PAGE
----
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  7. Angry Jacks

    Angry Jacks Well-Known Member

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    Straight from Robert's Rules:
    [FONT=&quot]5. In limit play, an all-in wager of less than half a bet does not reopen the betting for any player who has already acted and is in the pot for all previous bets. A player facing less than half a bet may fold, call, or complete the wager. An all-in wager of a half a bet or more is treated as a full bet, and a player may fold, call, or make a full raise. (An example of a full raise is on a $20 betting round, raising a $15 all-in bet to $35).[/FONT]
    [FONT=&quot]6. Any wager must be at least the size of the previous bet or raise in that round, unless a player is going all-in.

    [/FONT][FONT=&quot]3. All raises must be equal to or greater than the size of the previous bet or raise on that betting round, except for an all-in wager. A player who has already checked or called may not subsequently raise an all-in bet that is less than the full size of the last bet or raise. (The half-the-size rule for reopening the betting is for limit poker only.)[/FONT]
    [FONT=&quot]Example: Player A bets $100 and Player B raises $100 more, making the total bet $200. If Player C goes all in for less than $300 total (not a full $100 raise), and Player A calls, then Player B has no option to raise again, because he wasn’t fully raised. (Player A could have raised, because Player B raised.)[/FONT]
     
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  8. ipgyst

    ipgyst Well-Known Member

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    Makes sense to me. :) Correct implementation is another thing. :stunned:
     
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  9. BigBlue

    BigBlue Well-Known Member

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    Never gave it much thought. I have read through sections that covered it, but it has never been an issue in our home games.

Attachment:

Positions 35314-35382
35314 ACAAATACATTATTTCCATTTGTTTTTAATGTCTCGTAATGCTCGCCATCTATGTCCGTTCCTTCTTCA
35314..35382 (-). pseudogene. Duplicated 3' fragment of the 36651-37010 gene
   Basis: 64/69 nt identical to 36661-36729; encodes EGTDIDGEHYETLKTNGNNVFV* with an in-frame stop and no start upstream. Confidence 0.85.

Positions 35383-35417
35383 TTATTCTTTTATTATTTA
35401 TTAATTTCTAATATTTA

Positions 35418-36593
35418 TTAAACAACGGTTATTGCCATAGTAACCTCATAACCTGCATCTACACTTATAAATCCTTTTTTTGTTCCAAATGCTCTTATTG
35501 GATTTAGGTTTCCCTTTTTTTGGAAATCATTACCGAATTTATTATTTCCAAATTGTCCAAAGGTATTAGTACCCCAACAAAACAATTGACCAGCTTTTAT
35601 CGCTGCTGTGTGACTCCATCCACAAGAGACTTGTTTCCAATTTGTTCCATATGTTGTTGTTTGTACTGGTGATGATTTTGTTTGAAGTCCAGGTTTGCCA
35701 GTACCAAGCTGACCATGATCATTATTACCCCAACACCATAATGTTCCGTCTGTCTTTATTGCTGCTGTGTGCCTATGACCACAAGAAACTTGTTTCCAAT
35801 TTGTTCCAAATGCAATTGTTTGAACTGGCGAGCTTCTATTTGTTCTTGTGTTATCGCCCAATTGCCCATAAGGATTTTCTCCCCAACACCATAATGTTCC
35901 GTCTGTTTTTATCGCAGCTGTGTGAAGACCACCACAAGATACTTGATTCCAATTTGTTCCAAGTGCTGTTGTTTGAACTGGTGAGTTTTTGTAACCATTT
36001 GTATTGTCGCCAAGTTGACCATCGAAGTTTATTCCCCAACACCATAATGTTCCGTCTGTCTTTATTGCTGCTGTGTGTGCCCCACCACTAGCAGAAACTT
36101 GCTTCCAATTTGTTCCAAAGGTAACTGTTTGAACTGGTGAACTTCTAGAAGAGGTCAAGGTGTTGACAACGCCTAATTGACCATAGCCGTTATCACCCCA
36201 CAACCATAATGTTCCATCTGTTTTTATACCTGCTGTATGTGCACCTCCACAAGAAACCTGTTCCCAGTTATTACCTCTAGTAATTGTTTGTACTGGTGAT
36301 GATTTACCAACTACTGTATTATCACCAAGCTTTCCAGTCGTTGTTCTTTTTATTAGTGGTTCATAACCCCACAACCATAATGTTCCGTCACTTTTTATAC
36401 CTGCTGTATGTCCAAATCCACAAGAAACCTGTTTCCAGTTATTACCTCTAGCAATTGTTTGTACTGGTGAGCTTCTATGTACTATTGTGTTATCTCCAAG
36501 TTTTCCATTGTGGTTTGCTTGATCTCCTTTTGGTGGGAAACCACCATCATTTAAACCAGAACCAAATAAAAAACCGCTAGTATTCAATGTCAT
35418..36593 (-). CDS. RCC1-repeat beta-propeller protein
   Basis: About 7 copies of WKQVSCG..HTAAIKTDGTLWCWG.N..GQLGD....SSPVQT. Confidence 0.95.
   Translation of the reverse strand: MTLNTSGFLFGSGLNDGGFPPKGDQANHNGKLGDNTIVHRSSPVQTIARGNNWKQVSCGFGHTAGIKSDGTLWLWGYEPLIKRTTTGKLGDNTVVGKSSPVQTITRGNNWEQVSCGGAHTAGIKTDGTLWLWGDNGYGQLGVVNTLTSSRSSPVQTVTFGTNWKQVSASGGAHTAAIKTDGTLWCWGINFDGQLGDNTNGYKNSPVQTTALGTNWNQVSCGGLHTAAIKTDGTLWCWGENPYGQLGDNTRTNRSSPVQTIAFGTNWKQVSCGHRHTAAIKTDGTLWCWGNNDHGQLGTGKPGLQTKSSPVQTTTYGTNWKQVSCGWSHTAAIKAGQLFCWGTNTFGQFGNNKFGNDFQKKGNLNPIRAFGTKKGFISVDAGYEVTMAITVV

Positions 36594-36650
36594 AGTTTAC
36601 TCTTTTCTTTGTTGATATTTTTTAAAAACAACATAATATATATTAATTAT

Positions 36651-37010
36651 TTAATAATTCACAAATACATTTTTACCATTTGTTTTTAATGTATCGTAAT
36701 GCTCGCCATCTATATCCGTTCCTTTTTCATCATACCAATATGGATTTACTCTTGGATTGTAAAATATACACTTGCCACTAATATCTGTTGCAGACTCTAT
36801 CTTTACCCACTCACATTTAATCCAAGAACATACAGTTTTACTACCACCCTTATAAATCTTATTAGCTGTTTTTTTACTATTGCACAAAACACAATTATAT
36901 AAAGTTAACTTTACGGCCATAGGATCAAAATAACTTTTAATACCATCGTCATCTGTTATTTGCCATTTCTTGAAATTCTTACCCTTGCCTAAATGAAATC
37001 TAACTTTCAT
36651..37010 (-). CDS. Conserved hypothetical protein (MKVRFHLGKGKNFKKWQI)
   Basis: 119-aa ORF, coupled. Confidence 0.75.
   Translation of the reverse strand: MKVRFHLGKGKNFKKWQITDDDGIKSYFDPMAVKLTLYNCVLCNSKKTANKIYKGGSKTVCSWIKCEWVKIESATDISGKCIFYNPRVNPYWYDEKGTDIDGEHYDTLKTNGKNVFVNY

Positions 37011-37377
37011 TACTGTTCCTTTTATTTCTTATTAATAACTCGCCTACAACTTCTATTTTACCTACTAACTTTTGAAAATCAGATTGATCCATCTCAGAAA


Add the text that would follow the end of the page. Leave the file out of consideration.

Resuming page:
From a strategy perspective, most all-in bets are called and checked down to help knock the all-in player out. Most, not all. The rest of them tend to be raised all-in by player 3 (2nd all-in-er) to isolate.
     
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  10. dad604

    dad604 Well-Known Member

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    This is cash/ring game not tournament. No need for strategy to knock players out.
     
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  11. poker-paradise

    poker-paradise Well-Known Member

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    anything that you put in above the bet is considerd a raise. the question is can someone re-raise. the answer is if its more then 50% raised then yes. otherwise they can only complete the bet.
     
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  12. the3rd

    the3rd Well-Known Member

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    Unless... You are playing 1/2 NL and the betting is preflop. You raised the BB $8. Next player's all-in is a valid reraise of $9. You or any remaining player can call $19 OR reraise to a minimum of $28 total.

    Just thought I'd answer a question nobody asked.:)
     
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  13. poker-paradise

    poker-paradise Well-Known Member

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    wow very observent. stay away from my game.